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Confidence

We all suffer from lack of confidence at one time or another, whether it be for a certain social situation, a difficult phone call that we have to make or maybe a presentation that we have to give at work.

Having a lack of confidence at certain given times is not a bad thing - it makes us human, and more able to empathise with our friends and family who may be having those same doubts.


When we have a healthy self-confidence we tend to feel positive about ourselves and about life in general. It makes us better able to deal with life's ups and downs but when our self-confidence is low, we tend to see ourselves and our life in a more negative and critical light. We then feel less able to take on the challenges that life throws at us.

Lack of confidence can become insidious – it can creep slowly into more areas of our life and become debilitating in some situations. If it becomes a long-term problemit can have a harmful effect on our mental health and our day-to-day lives.


Lacking confidence at work can stop you from voicing your opinion or showing your skills. This could hinder your progression and in turn make you feel even less confident. If you have low self-confidence in social situations it can affect your relationships with friends, family and partners. This may hold you back from meeting people or even cause you to isolate yourself socially.


You may start avoiding things you find challenging which in the short term, might make you feel safe. However in the longer term, this can backfire because it reinforces your underlying doubts and fears and teaches you the unhelpful rule that the only way to cope is by avoiding things.

Living long term with low self-confidence can also harm your mental health and lead to problems such as depression and anxiety.


Ways to Help Yourself


Recognise what you're good at – we tend to be good at the things we really enjoy which can really boost our mood.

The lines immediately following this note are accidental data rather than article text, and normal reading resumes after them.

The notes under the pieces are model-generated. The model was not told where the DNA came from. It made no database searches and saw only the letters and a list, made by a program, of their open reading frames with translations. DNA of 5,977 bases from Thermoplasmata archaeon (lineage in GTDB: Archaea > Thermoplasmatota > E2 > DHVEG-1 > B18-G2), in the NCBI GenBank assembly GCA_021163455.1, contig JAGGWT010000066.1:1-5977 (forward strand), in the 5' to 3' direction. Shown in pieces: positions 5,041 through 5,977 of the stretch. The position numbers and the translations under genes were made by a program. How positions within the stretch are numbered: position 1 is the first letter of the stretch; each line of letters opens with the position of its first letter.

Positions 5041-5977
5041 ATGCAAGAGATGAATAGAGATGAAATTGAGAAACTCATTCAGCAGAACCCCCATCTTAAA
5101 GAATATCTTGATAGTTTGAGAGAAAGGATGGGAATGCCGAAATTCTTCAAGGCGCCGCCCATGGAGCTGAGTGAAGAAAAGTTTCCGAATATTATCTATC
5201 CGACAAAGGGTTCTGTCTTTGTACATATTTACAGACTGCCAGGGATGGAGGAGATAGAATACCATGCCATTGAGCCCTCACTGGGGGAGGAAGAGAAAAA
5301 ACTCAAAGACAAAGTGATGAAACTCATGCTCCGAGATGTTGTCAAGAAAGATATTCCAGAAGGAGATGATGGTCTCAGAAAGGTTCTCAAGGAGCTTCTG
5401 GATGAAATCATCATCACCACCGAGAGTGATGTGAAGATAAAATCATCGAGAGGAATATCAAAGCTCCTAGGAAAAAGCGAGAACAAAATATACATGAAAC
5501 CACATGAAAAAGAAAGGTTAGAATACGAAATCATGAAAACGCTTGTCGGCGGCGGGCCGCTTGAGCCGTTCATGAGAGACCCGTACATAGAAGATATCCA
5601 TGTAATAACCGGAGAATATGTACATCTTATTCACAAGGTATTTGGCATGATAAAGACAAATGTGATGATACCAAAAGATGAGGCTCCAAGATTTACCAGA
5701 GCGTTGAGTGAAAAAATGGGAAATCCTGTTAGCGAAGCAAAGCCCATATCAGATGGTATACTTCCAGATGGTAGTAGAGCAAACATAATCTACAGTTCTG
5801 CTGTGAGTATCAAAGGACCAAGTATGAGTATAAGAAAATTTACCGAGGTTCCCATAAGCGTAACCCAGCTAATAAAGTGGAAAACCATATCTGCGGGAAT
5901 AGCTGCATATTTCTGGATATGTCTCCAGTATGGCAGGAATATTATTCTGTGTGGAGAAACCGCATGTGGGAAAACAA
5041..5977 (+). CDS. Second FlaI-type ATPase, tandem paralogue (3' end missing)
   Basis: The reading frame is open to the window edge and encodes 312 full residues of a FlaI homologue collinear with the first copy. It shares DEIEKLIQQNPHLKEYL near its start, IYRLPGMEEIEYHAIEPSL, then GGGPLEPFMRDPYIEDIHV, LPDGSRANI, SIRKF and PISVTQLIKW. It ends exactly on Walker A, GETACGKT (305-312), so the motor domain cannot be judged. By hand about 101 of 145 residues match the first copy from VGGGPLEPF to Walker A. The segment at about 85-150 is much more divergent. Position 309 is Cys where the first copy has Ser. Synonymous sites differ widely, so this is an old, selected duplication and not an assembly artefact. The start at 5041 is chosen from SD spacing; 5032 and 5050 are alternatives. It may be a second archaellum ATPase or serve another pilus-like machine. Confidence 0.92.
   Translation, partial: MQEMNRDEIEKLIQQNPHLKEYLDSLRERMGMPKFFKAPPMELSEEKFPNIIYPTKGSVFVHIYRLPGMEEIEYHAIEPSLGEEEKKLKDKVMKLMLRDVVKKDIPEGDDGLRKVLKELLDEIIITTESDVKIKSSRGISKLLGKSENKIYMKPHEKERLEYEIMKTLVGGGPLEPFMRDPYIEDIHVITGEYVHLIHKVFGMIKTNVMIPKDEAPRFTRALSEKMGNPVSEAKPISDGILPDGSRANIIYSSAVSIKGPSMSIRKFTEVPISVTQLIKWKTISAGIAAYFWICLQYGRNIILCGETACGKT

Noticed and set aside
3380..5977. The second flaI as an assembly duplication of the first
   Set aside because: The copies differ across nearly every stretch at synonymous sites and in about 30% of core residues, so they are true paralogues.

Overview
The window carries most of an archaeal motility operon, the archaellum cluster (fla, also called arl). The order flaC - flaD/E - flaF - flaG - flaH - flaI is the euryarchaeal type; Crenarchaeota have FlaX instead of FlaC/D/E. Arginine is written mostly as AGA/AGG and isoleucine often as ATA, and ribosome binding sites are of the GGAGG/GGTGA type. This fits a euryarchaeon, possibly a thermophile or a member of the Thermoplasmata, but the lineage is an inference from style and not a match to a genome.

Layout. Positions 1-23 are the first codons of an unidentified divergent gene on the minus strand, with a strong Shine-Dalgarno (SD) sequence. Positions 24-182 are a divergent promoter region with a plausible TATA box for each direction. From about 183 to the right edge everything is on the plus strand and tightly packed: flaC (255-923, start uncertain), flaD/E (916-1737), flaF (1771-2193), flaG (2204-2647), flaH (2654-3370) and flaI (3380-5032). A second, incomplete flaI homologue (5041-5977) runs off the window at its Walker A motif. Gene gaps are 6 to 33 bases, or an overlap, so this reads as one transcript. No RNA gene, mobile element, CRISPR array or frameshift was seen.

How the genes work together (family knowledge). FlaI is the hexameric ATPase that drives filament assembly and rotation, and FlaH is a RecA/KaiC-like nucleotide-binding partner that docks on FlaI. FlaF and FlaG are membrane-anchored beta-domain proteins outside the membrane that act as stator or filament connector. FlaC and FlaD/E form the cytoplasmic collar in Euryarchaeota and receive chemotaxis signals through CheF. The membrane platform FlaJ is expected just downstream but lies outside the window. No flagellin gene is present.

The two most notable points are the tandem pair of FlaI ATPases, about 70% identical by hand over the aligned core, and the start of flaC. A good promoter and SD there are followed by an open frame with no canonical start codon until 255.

Build positive relationships – and spend less time with the people who don’t support or appreciate you.


Be kind to yourself – we are so self-critical! Be kind and gentle to yourself as you would be to your partner, children or best friend. Think what you'd say to a friend in a similar situation. We often give far better advice to others than we do to ourselves.


Learn to be assertive – this means respecting other people's opinions and needs, but expecting the same from them. Also look at an assertive person that you admire and pick up hints and tips from them.


Start saying "no" - people with low self-confidence often feel they have to say yes to other people, even when they do not really want to. We then risk becoming overburdened, resentful, angry and depressed.


Give yourself a challenge – setting yourself a goal and then achieving it will massively increase your self-confidence. Start small and increase your challenges as your confidence grows.


If you need further help, consider hypnotherapy.


By accessing your unconscious mind, a hypnotherapist can help you start to take control about how you are feeling about yourself, working with you to discover what may have caused you to develop low-confidence, and help you to feel more confident.


Your inner voice is often your biggest critic, but it is possible to overcome negative thoughts, no matter how deeply embedded they may seem. A hypnotherapist can help you ‘re-teach’ your unconscious mind and help you to see yourself in a kinder light.




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